British businesses, and of course businesses all around the globe, are facing the biggest challenges of a generation. For example, geopolitical uncertainty is driving supply cost pressure, and the long-term effects of COVID-19 are still being felt in conjunction with a global digital skills shortage.
At the same time, due to digital acceleration also driven by COVID-19, there is more data and more potential in AI than ever and businesses worldwide are investing billions to unlock it, bringing data at the heart of new business models and technologies.
Many large organisations worldwide have appointed a Chief Data Office (CDO) to oversee and handle data as an asset, recognising its strategic value for the business. A Qlik research predicts that the CDO will be a stable role within organisations by the next decade, and also revealed that 76% of employees are investing their own time and 58% their own money to improve their data (HRNews, 2022).
AI investments worldwide have grown at a stunning rate of 20.7% in 2021 according to the IDC. 56% of organisations still have a low level of data quality (Experian, 2022) and are grappling with legacy data, technology landscape and skill shortage, e.g. many banks struggle to achieve a single customer view, many utility companies struggle to benchmark and drive-down OPEX, many retail and consumer product companies struggle to predict and manage supply costs.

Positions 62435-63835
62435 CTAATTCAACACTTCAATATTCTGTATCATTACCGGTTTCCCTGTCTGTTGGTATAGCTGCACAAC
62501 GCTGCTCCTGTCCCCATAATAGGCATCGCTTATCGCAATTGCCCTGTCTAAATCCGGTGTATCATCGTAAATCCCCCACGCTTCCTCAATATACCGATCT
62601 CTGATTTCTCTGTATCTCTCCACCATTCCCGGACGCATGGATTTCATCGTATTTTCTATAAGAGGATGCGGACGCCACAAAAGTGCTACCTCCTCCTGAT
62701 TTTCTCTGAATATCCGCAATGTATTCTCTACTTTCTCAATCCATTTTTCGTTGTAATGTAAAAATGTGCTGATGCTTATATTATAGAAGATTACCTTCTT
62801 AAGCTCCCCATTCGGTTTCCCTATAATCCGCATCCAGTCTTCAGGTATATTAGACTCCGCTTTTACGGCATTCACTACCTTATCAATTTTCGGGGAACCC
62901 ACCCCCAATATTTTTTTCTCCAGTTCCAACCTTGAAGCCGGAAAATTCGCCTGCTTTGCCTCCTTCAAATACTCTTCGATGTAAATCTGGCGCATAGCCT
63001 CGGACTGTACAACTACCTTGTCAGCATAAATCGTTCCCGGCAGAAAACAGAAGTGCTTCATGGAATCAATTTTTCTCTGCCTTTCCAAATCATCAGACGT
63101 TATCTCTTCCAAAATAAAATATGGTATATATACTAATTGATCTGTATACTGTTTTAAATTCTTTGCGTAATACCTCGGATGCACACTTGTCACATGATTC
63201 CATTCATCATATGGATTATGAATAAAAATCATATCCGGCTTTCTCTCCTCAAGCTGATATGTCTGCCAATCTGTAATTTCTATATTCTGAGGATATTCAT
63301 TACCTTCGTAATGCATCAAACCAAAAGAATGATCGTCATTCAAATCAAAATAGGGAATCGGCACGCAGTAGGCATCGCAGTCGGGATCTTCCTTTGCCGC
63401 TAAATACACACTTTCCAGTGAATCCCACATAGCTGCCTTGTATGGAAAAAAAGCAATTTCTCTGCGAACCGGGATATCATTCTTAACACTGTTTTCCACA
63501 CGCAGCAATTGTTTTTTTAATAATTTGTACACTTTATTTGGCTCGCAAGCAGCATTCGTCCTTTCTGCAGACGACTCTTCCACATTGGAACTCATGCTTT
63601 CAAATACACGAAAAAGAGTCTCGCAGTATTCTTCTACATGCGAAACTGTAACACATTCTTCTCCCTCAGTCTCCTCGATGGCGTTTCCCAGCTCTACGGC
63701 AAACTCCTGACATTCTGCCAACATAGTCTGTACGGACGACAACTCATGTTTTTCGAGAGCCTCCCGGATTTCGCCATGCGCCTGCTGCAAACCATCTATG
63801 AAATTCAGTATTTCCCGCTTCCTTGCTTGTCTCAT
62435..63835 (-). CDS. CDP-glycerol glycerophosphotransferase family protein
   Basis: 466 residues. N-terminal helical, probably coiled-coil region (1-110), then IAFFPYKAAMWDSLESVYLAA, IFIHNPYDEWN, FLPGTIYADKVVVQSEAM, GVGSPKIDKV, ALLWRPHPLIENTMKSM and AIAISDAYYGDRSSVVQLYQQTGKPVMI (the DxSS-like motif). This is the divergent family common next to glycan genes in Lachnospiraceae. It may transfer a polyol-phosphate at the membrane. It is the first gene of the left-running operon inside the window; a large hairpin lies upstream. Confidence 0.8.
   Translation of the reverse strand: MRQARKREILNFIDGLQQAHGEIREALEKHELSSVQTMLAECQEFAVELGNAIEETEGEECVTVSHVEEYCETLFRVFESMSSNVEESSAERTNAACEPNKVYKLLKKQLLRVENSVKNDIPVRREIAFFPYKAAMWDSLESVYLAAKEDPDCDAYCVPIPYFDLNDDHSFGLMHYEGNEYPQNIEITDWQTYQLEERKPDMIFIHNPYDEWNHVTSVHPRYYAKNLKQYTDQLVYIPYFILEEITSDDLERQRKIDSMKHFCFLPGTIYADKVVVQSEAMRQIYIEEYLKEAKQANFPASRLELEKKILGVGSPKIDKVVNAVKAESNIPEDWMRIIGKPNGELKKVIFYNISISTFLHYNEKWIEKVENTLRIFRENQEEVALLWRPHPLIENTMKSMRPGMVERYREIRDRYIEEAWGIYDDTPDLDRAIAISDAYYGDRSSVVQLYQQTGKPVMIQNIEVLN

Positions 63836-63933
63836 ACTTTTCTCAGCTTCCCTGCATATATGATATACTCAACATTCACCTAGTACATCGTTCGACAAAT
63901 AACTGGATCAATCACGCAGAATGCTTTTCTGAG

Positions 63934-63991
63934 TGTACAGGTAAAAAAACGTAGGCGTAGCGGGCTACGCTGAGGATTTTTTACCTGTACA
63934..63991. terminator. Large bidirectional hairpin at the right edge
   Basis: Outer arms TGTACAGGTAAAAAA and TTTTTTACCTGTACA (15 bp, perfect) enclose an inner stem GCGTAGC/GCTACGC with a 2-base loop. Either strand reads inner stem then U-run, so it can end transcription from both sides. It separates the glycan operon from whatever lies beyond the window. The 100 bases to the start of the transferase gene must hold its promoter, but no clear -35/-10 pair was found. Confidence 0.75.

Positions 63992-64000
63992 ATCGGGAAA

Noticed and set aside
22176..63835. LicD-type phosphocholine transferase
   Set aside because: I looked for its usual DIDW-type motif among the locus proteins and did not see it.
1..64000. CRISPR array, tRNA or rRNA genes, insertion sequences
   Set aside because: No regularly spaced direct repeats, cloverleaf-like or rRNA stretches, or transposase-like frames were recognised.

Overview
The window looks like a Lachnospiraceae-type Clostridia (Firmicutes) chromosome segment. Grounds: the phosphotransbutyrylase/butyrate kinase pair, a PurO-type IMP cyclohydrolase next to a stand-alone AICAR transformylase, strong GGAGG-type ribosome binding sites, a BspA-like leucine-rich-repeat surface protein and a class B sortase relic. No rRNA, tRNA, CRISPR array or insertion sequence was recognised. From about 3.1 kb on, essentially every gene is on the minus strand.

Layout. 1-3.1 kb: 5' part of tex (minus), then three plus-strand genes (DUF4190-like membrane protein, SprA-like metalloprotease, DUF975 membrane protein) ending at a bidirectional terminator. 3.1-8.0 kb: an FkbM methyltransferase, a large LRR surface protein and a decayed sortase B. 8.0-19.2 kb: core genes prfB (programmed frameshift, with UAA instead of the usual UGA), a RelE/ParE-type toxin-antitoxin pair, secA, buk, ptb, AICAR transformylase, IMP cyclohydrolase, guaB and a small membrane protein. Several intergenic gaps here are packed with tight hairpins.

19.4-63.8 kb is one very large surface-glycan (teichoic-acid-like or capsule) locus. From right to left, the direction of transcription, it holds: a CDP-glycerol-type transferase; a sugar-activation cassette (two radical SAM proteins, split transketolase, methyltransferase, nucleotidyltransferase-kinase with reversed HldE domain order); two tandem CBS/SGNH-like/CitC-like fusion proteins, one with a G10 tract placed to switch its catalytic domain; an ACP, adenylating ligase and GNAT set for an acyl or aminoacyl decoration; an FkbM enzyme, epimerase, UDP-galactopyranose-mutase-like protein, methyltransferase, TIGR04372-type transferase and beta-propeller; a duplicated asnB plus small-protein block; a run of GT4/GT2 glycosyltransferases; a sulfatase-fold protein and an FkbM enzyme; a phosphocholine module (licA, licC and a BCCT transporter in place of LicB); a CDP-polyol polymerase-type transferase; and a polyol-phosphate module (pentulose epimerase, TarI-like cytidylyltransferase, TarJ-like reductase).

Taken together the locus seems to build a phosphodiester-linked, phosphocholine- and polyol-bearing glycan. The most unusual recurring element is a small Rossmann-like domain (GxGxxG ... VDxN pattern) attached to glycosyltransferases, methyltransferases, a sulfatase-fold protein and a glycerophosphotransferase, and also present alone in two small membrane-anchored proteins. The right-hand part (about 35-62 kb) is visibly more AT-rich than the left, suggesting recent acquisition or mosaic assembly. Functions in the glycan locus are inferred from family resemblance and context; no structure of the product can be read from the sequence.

Amidst all of this, the challenge can seem daunting and it can be difficult to know where to begin. Use this resource developed by Infosys to kick-start your data transformation.
Discover ten principles of a robust data strategy
1. Inspire your business with a vision
Begin with an exciting business vision for an Intelligent Enterprise which places data, analytics, and AI at the heart of how business is done. Align compelling long-term business goals to the vision to inform the definition of an achievable roadmap, start small and grow. Initially, focus on identifying what trusted data, insight, and technology are required to deliver against the roadmap to ultimately achieve the business goals.
2. Understand where you are now
Data, analytics, and AI maturity vary greatly between companies. Delivering data, analytics, and AI strategy will always require new capabilities to be built, such as data management, automation, and handling big data. You will need to establish what your existing capabilities are, in terms of people, process, technology, and the way your business currently works with data, analytics, and AI, in order to understand the scope, timescale, and investment required to be successful.
3. Prove value as you go and scale
Boardroom discussions on data can lack clarity and evidence of return on investment. Signing off the budget for a new CRM or Enterprise resource planning (ERP) system, for example, can feel easier for businesses because they appear more tangible. What you get for investing in data might appear less clear. It is therefore critical to start from your business goals and align on the clear KPI targets that will be achieved as a result of investment in data, analytics, and AI. Prioritise initiatives that are easy to execute, with demonstrable positive benefits, this will help to build the case to scale.
4. Your data is a valuable asset in its own right
There is more to the value of your data than just insight to grow the business, drive down costs, or improve environmental, social, and governance responsibilities. Data can enable entirely new business models. Some retailers, for example, are exploring the possibility of running their business at a near cost (low profit) to gather data on consumer behaviour that can be shared with other businesses at a great profit.
5. Be use case driven